Fluticasone furoate

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Fluticasone furoate
Fluticasone furoate.svg
Clinical data
AHFS/Drugs.comMonograph
License data
Pregnancy
category
  • AU: B3[1]
  • US: N (Not classified yet)[1]
Routes of
administration
Intranasal, oral inhalation
ATC code
Legal status
Legal status
  • AU: S4 (Prescription only)
  • UK: POM (Prescription only)
  • US: ℞-only
Pharmacokinetic data
Bioavailability0.51% (Intranasal)
Protein binding91%
MetabolismIntranasal
Hepatic (CYP3A4-mediated)
Elimination half-life15 hours
ExcretionRenal
Identifiers
CAS Number
PubChem CID
DrugBank
ChemSpider
UNII
KEGG
ChEBI
ChEMBL
CompTox Dashboard (EPA)
ECHA InfoCard100.158.130 Edit this at Wikidata
Chemical and physical data
FormulaC27H29F3O6S
Molar mass538.58 g·mol−1
3D model (JSmol)

Fluticasone furoate is a corticosteroid for the treatment of non-allergic and allergic rhinitis administered by a nasal spray.[2] It is also available as an inhaled corticosteroid to help prevent and control symptoms of asthma. It is derived from cortisol.[3] Unlike fluticasone propionate, which is only approved for children four years and older, fluticasone furoate is approved in children as young as two years of age when used for allergies.[4][5]

It was approved for medical use in the United States in April 2007, and in the European Union in November 2008.[6][7]

Society and culture[edit]

Brand names[edit]

In the US it is marketed by GlaxoSmithKline for asthma as Arnuity Ellipta and is only available with a prescription.[8] It is marketed over-the-counter for allergic rhinitis as Flonase Sensimist.[9] The Veramyst brand name has been discontinued in the U.S.[4] It is also marketed as Allermist (Japan, アラミスト) and Avamys (Australia, Canada, EU, South Africa, South America, Mexico, Israel, Italy, India and South Korea).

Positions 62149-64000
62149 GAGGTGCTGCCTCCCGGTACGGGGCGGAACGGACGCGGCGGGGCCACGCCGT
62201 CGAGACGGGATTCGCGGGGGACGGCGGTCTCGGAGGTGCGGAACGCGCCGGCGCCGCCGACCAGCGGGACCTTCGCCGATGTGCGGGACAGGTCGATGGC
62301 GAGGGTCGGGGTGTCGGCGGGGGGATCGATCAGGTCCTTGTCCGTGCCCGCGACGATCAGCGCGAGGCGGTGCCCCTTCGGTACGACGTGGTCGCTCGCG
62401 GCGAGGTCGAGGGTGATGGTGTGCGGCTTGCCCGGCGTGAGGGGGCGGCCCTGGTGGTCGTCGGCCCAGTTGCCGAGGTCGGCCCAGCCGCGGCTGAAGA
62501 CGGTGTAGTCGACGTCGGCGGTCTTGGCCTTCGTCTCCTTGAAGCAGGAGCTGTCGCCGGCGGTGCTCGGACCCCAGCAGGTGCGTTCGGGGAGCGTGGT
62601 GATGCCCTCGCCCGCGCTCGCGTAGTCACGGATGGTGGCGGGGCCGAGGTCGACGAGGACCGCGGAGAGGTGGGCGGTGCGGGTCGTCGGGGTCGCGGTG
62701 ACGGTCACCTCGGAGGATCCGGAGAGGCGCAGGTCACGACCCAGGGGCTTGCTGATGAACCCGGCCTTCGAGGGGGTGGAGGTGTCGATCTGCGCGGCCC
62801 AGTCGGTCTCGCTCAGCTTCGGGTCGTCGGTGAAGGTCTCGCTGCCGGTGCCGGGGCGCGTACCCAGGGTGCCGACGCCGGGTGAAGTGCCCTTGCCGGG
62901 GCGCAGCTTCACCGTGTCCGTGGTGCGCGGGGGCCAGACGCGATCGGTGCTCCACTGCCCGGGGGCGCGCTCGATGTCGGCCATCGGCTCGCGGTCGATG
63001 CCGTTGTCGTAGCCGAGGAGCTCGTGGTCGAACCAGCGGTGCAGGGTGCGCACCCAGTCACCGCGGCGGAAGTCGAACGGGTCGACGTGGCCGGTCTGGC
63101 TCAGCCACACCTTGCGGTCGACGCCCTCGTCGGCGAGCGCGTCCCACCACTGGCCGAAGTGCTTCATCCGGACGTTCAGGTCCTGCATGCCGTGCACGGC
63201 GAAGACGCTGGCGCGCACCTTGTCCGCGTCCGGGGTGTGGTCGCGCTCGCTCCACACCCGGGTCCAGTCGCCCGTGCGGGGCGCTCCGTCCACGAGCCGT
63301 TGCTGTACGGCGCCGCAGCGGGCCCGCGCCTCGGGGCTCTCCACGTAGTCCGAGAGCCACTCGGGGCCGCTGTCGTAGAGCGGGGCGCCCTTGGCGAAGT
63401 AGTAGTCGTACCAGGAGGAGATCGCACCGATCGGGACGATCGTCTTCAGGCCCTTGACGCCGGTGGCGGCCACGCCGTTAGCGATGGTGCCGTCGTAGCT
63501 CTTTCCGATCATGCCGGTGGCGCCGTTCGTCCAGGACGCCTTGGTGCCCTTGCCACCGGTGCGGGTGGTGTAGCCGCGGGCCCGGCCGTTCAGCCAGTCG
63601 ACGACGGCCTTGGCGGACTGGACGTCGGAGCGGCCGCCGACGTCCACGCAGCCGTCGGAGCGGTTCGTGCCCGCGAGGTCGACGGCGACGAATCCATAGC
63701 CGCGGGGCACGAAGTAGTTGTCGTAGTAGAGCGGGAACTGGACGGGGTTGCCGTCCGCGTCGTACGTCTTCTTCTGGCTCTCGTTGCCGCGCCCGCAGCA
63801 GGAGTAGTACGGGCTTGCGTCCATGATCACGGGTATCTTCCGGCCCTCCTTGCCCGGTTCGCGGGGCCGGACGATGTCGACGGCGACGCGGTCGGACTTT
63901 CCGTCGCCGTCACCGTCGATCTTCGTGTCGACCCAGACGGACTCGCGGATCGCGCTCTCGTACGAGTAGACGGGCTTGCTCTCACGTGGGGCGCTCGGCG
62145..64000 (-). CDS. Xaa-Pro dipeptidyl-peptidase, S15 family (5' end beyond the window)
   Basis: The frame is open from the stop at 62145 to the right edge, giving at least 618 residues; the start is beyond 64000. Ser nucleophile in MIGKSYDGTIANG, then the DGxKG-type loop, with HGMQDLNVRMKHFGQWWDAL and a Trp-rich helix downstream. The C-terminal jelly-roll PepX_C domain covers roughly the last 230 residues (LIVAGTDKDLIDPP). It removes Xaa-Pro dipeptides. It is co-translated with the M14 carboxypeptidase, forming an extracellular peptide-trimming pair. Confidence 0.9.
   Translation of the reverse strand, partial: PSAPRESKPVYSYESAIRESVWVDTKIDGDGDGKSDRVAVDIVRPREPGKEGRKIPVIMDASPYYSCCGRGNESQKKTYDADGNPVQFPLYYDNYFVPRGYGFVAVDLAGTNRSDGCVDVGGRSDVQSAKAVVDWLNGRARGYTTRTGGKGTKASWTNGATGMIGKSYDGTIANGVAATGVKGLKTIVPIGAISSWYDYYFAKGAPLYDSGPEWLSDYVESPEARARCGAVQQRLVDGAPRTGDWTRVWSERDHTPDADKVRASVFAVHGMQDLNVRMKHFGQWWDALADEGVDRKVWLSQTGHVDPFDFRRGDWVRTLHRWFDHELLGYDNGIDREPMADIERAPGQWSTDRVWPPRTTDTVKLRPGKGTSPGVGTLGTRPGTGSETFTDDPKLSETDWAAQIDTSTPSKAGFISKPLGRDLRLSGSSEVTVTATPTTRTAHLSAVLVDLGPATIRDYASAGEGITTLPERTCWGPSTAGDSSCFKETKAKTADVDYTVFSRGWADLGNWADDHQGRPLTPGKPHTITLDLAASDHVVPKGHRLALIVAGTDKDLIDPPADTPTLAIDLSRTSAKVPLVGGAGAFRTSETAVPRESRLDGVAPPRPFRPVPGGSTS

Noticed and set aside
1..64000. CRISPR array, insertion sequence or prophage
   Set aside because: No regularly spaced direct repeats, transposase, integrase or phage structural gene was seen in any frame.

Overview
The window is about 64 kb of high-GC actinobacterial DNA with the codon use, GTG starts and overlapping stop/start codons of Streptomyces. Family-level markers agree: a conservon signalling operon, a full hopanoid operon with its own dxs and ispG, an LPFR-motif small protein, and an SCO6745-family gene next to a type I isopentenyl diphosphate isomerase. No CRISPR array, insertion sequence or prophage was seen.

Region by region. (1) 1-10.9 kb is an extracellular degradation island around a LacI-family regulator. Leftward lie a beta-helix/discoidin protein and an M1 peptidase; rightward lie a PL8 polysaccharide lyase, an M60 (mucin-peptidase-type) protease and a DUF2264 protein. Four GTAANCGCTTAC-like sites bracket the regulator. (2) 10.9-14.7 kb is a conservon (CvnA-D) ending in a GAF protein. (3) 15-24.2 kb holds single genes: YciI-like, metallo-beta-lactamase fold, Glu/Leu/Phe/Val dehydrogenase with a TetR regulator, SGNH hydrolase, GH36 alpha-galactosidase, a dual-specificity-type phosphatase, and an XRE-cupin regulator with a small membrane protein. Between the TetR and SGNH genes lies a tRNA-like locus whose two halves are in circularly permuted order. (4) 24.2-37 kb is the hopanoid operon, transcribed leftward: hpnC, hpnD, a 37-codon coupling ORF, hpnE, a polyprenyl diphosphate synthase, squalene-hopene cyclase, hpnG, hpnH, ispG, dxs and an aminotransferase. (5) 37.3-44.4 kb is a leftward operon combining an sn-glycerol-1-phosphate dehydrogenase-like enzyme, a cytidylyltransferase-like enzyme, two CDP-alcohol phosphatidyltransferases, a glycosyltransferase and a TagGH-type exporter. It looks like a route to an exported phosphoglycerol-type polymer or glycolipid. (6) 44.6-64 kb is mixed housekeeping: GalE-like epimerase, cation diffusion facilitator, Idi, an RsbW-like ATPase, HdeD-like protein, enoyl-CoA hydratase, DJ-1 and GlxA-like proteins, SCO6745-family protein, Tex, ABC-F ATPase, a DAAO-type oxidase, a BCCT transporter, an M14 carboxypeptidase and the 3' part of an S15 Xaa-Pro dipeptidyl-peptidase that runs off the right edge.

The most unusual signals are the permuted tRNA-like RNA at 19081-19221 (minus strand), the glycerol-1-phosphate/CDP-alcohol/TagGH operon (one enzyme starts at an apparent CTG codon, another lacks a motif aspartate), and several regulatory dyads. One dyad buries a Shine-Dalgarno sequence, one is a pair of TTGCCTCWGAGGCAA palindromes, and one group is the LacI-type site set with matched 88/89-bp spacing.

The combination drug fluticasone furoate/vilanterol, marketed as Breo Ellipta (US, Canada, New Zealand) and Relvar Ellipta (UK),[10][11][12] is approved for use in the United States for long-term maintenance treatment of airflow obstruction in people with chronic obstructive pulmonary disease (COPD).[10] It is also approved for the treatment of asthma.[10]

See also[edit]

References[edit]

  1. ^ a b "Fluticasone Use During Pregnancy". Drugs.com. 9 January 2019. Retrieved 4 February 2020.
  2. ^ Bruni FM, De Luca G, Venturoli V, Boner AL (2009). "Intranasal corticosteroids and adrenal suppression". Neuroimmunomodulation. 16 (5): 353–62. doi:10.1159/000216193. PMID 19571596. S2CID 35006163.
  3. ^ Kaliner, Michael A. (2011). Rhinitis, An Issue of Immunology and Allergy Clinics - E-Book. Elsevier Health Sciences. ISBN 9781455709328.
  4. ^ a b "Veramyst". Drugs.com. 21 June 2019. Retrieved 4 February 2020.
  5. ^ "Veramyst- fluticasone furoate spray, metered". DailyMed. 1 March 2010. Retrieved 4 February 2020.
  6. ^ "Drug Approval Package: Veramyst (fluticasone furoate) NDA #022051". U.S. Food and Drug Administration (FDA). 30 August 2010. Retrieved 4 February 2020.
  7. ^ "Avamys EPAR". European Medicines Agency (EMA). Retrieved 5 June 2020.
  8. ^ "Arnuity Ellipta- fluticasone furoate powder". DailyMed. 26 June 2019. Retrieved 4 February 2020.
  9. ^ "Flonase Sensimist Allergy Relief- fluticasone furoate spray, metered". DailyMed. 30 May 2019. Retrieved 4 February 2020.
  10. ^ a b c "Breo Ellipta- fluticasone furoate and vilanterol trifenatate powder". DailyMed. 7 January 2019. Retrieved 4 February 2020.
  11. ^ "Relvar Ellipta 92 micrograms/22 micrograms inhalation powder, pre-dispensed - Summary of Product Characteristics (SmPC)". (emc). 3 January 2019. Retrieved 4 February 2020.
  12. ^ "Relvar Ellipta EPAR". European Medicines Agency (EMA). 17 September 2018. Retrieved 4 February 2020.

External links[edit]